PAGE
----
Ecological theories of adaptation can help businesses adjust to unprecedented planetary shifts, says new study co-authored by Jennifer Howard-Grenville of Cambridge Judge.
Current concepts of how organisations adjust are grossly inadequate in light of unprecedented planetary shifts such as climate change, but ecological theories of adaptation suggest a way forward, says a new study co-authored by Jennifer Howard-Grenville, Diageo Professor in Organisation Studies at Cambridge Judge Business School.
Companies focus too often on responding to their immediate economic or regulatory environments rather than adapting in broader ecosystems, which they can learn about from wolves in the Yellowstone National Park in the US, the study says.
“The nature and scope of changes in organisations’ external environments is without precedent due to planetary shifts, or major changes in earth’s biophysical systems,” says the study just published in Strategic Organization journal. “Our theories of organisational adaptation lack the capacity to explain what will be needed on behalf of business organisations, and their strategists and managers, to adjust to these shifts.”
While the coronavirus pandemic and forest fires in Australia and the western US commanded short-term attention in 2020, longer-term adaptations related to energy decarbonisation and changes in global supply chains “are no less critical for organisational survival.”
“We are running out of time for business organisations to make the changes needed to adapt to major planetary shifts now underway – climate change, biodiversity and habitat loss, and their attendant influences on human health and livelihoods,” the study says. “Our theories of organisational adaptation were largely developed in the 1960s and 1970s and core tenets of these have persisted long past the conditions in which they were generated.”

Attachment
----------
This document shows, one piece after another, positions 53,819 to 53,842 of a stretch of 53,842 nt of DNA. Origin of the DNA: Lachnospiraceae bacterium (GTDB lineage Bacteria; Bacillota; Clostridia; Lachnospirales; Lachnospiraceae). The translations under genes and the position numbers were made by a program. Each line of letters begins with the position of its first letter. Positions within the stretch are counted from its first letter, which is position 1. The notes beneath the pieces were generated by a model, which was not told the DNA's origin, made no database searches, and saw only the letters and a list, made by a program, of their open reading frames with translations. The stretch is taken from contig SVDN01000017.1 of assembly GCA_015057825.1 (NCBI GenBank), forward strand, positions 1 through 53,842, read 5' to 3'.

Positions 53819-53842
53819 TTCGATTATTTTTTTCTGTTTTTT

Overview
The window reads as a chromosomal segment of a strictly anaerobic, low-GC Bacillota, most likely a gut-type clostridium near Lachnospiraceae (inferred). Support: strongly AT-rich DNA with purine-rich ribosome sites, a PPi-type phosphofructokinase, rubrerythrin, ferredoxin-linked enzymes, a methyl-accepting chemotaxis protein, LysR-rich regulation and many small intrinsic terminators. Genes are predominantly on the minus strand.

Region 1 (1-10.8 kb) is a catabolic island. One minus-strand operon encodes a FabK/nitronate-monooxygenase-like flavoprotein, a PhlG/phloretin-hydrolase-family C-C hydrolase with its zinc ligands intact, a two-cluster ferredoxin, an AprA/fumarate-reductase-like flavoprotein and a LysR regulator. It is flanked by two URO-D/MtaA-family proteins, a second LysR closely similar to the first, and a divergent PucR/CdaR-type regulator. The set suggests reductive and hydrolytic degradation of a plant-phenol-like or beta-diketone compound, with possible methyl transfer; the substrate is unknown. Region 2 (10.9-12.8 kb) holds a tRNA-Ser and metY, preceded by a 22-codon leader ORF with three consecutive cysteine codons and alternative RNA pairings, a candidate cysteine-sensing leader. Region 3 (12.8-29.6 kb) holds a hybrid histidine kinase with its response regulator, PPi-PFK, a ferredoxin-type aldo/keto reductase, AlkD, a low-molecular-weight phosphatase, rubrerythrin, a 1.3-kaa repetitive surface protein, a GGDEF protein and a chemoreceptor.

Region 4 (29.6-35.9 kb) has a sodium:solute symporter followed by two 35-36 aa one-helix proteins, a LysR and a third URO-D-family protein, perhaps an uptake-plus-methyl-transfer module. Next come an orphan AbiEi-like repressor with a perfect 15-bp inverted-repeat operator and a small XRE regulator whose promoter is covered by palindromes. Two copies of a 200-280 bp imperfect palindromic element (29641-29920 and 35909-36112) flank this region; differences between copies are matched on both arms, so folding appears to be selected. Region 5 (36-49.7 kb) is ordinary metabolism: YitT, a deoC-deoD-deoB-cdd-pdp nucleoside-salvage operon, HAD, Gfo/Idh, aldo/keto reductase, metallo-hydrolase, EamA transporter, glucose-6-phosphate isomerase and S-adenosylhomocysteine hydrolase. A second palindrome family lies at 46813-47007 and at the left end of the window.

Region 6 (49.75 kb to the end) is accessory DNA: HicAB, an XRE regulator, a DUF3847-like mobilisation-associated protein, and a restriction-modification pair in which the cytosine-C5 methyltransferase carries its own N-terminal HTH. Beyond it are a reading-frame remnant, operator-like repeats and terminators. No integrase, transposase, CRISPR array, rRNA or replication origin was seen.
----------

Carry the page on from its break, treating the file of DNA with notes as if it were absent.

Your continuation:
Drawing on “ecological theories of adaptation”, the study suggests that business survival through these huge planetary changes could draw historical lessons from Yellowstone National Park in Wyoming and Montana.
The eradication of wolves from the area beginning in the 1880s to protect grazing livestock unleashed “far-reaching ripple effects” including an increase in elk, overconsumption of grasses and trees, erosion and a shift of river topography, threatening many wildlife species. So Yellowstone officials reintroduced wolves into the park beginning in the 1990s, restoring the ecosystem’s ability to self-regulate and support both wildlife and human activity in the area.
Though the Yellowstone example “may seem ‘closer’ to the biophysical environment than many contemporary business interactions might,” the study concludes that there are clear parallels – so we should focus less on how a single organisation adapts to changing business environments.
“The emphasis remains on optimising outcomes for an organisation, rather than the system as a whole. To advance understanding of adaptation in the face of planetary shifts we must move away from the assumption that the adaptive acts of a single focal organisation in relation to ‘its’ environment serve as the right level and focus of analysis. Instead, we must begin to theorise about the conditions and processes that beget effective adaptations of organisations and other aspects of the social-ecological systems in which they operate.”
The study in Strategic Organization – entitled “Bringing the biophysical to the fore: re-envisioning organizational adaptation in the era of planetary shifts” – is co-authored by Professor Jennifer Howard-Grenville of Cambridge Judge Business School and Dr Brooke Lahneman of Jake Jabs College of Business & Entrepreneurship at Montana State University.